Joe Amditis is associate director of the Center for Cooperative Media at Montclair State University.

It’s been growing little by little over the last half decade or so, but this year we saw an explosion of collaborative reporting projects and other cooperative endeavors popping up all over the place. And I expect that this trend will not only continue into 2020, but that we’ll genuinely start to see collaboration take its rightful place as one of the defining schools of thought within the journalism industry.

In fact, it’s already happening. At virtually every level of the journalism industry, news and news-adjacent organizations are finding new ways and reasons to collaborate.

At the local level in the U.S., newsrooms have already been collaborating for years and 2019 was no different. But now we’re seeing more projects that involve local-national partnerships like the latest announcement from Report for America and the Associated Press, which plan to add new statehouse reporters in 13 different states, or The Washington Post’s new public DEA database that allows local reporters to track the path of every pain pill sold in the U.S. between 2006 and 2012.

At the regional and national level, I don’t think I’ve ever seen a higher concentration of collaborations focusing on a single topic than I have over the last year when it comes to climate change collaborations. From the massive national and international collaborations like Covering Climate Now, to regional projects like The Invading Sea and InsideClimateNews, to college and campus collaborations like Bitter Cold and Code Red in Baltimore — collaboration has never been hotter. (Unfortunately, neither has the planet, but I digress.)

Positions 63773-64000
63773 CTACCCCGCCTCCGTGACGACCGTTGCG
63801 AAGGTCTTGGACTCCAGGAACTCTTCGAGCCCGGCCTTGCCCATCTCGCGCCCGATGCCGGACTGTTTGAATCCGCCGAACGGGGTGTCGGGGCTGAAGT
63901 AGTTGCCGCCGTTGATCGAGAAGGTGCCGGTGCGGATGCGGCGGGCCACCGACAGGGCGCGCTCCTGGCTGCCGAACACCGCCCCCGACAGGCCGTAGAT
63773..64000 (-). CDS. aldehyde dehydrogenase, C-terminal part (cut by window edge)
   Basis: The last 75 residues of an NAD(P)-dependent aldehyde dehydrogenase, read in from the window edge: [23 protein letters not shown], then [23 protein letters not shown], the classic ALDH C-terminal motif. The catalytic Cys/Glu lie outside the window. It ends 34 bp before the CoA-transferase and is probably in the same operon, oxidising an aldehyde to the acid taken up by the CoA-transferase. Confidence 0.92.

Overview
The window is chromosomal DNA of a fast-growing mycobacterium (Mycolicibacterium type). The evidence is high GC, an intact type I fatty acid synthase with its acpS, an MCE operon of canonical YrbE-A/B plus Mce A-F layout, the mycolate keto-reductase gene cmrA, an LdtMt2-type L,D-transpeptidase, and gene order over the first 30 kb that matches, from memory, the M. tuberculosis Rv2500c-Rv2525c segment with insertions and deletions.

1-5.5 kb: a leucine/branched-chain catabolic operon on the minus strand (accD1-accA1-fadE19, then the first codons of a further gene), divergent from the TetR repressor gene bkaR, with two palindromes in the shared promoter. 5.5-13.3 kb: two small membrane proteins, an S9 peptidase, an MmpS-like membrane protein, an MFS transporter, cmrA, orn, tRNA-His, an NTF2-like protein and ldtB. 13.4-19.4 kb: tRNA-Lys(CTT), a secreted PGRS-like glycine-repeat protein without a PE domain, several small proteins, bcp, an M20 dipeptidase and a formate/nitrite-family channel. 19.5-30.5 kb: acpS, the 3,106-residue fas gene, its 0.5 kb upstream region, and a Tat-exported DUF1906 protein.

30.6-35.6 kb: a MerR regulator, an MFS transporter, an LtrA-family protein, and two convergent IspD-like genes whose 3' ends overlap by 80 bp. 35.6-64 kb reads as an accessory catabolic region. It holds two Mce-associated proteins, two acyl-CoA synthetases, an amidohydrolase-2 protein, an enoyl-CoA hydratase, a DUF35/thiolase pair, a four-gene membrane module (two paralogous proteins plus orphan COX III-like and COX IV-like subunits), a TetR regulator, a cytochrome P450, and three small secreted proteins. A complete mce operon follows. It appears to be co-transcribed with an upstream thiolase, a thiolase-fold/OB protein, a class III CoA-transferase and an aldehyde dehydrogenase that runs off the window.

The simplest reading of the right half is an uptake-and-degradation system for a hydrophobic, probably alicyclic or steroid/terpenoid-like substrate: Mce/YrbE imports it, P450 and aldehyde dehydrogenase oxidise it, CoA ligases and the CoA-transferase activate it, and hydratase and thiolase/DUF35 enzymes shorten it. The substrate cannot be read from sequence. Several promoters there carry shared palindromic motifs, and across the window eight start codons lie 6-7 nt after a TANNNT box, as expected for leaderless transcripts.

Then, of course, there are the myriad international and cross-border collaborative reporting projects. Just this month, many of us came down with an acute case of journalistic deja vu when yet another trove of leaked data and documents about how the rich get away with various financial crimes was unveiled by the #27Leaks international investigative reporting collaboration. Meanwhile, digital media outlets in Venezuela recently launched a new collaborative journalism platform that will help them join resources to investigate and circumvent censorship.

Google is even getting in on the collaborative action. They recently enlisted the brilliant minds at the Reese News Lab to help build a new, collaborative platform for local news.

I could literally go on for days, but my main point is this: Collaboration isn’t just a cute idea or a nice distraction anymore. People and organizations of all shapes and sizes are finally starting to take it seriously as one of the best ways forward in an industry that remains racked with uncertainty and mistrust. I see no reason why this would change in 2020.

Joe Amditis is associate director of the Center for Cooperative Media at Montclair State University.